7. A foreign award given after the commencement of the new Act can be enforced only under the new Act. There is no vested right to have the foreign award enforced under the Foreign Awards Act (Foreign Awards (Recognition and Enforcement) Act, 1961).

It is clear from conclusion extracted above that a foreign award given after the commencement of the Act can be enforced only under the new Act. In brief, the facts that gave rise to three appeals decided in the said case are: In the case of Thyssen (C.A. No. 6036 of 1998), contract for the sale and purchase contained an arbitration agreement.

The arbitration proceedings commenced on 14.9.1995 under the Arbitration Act, 1940 (for short the `old Act). Award was given on 24.9.1997 by the time the Act had come into force on 25.1.1996; Thyssen filed petition in Delhi High Court on 13.10.1997 under Sections 14 & 17 of the old Act for making the award rule of the Court; subsequently Thyssen filed an application in the High Court for execution of the award under the Act contending that the arbitration proceedings had been terminated with the making of the award on 24.9.1997 and, therefore, the Act was applicable for enforcement of the Award. The question as to the maintainability of the execution petition was raised to the effect whether the award would be governed by the Act for its enforcement or whether the provisions of the old Act would apply. A learned Single Judge of the Delhi High Court held that the proceedings should be governed by the old Act.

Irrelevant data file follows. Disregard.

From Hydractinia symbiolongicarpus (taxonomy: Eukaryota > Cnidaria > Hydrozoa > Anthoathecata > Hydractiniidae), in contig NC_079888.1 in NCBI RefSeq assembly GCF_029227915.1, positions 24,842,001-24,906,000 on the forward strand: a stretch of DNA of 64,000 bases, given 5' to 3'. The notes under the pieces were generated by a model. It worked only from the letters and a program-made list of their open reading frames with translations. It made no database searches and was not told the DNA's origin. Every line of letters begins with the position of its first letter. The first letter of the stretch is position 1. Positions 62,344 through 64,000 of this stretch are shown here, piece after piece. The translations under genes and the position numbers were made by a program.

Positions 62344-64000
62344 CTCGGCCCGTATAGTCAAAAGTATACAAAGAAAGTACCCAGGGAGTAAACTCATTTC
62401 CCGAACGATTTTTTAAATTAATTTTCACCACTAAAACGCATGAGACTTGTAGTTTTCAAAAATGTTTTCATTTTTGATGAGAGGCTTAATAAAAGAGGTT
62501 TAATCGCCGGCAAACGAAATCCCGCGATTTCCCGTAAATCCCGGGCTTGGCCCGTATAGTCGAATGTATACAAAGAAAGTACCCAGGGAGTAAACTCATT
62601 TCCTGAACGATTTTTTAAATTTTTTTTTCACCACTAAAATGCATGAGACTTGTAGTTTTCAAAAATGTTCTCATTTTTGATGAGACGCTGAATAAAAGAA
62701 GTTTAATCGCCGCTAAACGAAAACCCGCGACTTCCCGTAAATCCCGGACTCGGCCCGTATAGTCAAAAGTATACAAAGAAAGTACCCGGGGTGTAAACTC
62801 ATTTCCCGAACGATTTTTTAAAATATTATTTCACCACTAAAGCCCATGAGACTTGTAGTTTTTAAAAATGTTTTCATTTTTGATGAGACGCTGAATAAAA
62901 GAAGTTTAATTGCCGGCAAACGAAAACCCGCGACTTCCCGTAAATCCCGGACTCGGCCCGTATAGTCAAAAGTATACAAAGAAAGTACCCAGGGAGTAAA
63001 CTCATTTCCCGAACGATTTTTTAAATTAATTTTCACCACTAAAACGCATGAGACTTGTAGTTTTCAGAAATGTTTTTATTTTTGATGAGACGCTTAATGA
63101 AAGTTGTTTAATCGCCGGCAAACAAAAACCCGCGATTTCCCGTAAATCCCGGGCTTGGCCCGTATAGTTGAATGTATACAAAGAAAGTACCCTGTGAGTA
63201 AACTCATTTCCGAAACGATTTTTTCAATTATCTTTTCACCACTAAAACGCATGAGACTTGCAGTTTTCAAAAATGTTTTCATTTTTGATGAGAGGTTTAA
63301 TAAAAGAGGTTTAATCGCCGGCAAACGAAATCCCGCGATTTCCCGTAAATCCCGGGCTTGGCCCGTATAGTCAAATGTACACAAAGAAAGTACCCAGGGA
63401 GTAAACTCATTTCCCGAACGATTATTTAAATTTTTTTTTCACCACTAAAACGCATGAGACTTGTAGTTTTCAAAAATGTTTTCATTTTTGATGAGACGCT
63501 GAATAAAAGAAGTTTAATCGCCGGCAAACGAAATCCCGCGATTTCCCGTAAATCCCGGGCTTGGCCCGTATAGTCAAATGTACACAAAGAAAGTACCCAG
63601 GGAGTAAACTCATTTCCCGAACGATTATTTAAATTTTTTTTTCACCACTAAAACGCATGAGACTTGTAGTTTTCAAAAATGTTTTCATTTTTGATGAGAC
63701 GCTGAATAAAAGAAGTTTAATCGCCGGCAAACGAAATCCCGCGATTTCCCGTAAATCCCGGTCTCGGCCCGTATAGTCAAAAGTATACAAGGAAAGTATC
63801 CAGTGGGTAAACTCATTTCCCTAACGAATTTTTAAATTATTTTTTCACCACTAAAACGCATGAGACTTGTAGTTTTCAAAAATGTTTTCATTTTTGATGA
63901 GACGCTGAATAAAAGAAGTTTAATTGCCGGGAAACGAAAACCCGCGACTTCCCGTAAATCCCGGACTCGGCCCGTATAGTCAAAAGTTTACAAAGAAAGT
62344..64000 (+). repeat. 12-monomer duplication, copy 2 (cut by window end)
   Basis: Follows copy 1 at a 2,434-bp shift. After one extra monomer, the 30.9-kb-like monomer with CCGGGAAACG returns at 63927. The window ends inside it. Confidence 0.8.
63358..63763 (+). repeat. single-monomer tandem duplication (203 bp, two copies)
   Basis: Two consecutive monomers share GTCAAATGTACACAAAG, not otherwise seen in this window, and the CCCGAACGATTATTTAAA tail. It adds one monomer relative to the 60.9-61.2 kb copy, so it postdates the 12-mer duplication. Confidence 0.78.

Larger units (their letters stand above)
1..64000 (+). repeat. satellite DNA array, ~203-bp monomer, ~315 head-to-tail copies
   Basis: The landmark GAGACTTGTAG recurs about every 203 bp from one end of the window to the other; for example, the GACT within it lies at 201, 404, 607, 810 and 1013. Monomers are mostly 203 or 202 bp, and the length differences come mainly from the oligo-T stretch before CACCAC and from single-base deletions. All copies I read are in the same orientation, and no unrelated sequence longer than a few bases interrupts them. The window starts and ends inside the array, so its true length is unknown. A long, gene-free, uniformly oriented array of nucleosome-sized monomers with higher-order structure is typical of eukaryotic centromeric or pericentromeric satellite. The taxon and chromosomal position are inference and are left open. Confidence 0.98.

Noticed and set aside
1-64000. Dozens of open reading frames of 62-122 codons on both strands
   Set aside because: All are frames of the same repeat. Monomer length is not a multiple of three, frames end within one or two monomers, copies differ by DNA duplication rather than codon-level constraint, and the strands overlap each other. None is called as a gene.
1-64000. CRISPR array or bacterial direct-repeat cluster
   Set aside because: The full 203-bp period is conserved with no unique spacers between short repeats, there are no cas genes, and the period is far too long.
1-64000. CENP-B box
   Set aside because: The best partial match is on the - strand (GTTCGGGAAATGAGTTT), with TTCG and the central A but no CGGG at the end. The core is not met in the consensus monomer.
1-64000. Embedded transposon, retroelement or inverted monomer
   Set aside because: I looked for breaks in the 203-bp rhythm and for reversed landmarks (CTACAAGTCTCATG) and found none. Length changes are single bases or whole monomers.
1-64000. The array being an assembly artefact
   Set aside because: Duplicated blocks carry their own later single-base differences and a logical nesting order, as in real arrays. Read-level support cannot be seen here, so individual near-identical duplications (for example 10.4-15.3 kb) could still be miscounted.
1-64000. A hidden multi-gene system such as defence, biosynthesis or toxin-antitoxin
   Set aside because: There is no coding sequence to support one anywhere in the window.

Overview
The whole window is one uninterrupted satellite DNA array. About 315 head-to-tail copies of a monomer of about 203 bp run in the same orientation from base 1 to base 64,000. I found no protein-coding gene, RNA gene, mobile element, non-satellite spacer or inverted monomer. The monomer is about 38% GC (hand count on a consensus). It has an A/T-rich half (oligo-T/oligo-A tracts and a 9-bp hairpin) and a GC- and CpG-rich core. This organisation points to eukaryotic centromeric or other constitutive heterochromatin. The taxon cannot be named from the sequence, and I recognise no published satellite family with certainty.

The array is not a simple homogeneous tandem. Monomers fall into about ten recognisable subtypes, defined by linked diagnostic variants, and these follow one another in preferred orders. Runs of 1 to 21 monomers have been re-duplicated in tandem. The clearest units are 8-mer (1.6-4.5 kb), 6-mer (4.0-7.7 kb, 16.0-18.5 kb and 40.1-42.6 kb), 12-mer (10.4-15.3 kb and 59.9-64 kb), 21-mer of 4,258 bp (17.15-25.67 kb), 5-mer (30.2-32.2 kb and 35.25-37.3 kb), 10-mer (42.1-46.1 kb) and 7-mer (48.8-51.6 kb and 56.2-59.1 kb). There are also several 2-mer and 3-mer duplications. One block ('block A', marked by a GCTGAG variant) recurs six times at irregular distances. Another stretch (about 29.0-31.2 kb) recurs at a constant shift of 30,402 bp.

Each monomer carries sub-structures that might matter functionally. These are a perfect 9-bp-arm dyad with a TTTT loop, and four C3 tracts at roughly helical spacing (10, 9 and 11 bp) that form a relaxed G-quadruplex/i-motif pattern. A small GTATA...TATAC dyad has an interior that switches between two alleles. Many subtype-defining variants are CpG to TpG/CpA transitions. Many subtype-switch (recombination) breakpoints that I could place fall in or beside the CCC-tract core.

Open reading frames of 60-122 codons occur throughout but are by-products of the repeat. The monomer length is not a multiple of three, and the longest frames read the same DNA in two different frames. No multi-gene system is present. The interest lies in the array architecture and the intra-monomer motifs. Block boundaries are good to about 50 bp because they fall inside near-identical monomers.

Hence, the appeal was filed in this Court.

In the case of Western Shipbreaking Corporation (C.A.No. 4928 of 1997), arbitration proceedings were held in the United Kingdom prior to the enforcement of the Act; the award was made in London on 25.2.1996; the question that arose for consideration was whether the award was governed by the provisions of the Act for its enforcement or by the Foreign Awards Act, 1961, the learned Single Judge of the Gujarat High Court held that the Act would be applicable.

Aggrieved by the same, the above appeal was filed in this Court.

In the case of Rani Constructions (P) Ltd. (C.A. No.61 of 1999), disputes were referred to the sole arbitrator on 4.12.1993. The Arbitrator gave his award on 23.2.1996 after the Act had come into force. The Division Bench of Himachal Pradesh High Court held that Clause 25 of the Agreement does not admit of interpretation that this case is governed by the Act of 1996.

In para 13 of the judgment, it is noticed that arguments had been addressed in considerable detail for and against the application of the new Act or the old Act in the three appeals mentioned above. We consider it useful to reproduce hereinbelow paras 39 to 42 of the said judgment:

39.The Foreign Awards Act gives the party the right to enforce the foreign award under that Act. But before that right could be exercised the Foreign Awards Act had been repealed. It cannot, therefore, be said that any right had accrued to the party for him to claim to enforce the foreign award under the Foreign Awards Act. After the repeal of the Foreign Awards Act a foreign award can now be enforced under the new Act on the basis of the provisions contained in Part II of the new Act depending whether it is a New York Convention award or a Geneva Convention award. It is irrespective of the fact when the arbitral proceedings commenced in a foreign jurisdiction. Since no right has accrued Section 6 of the General Clauses Act would not apply.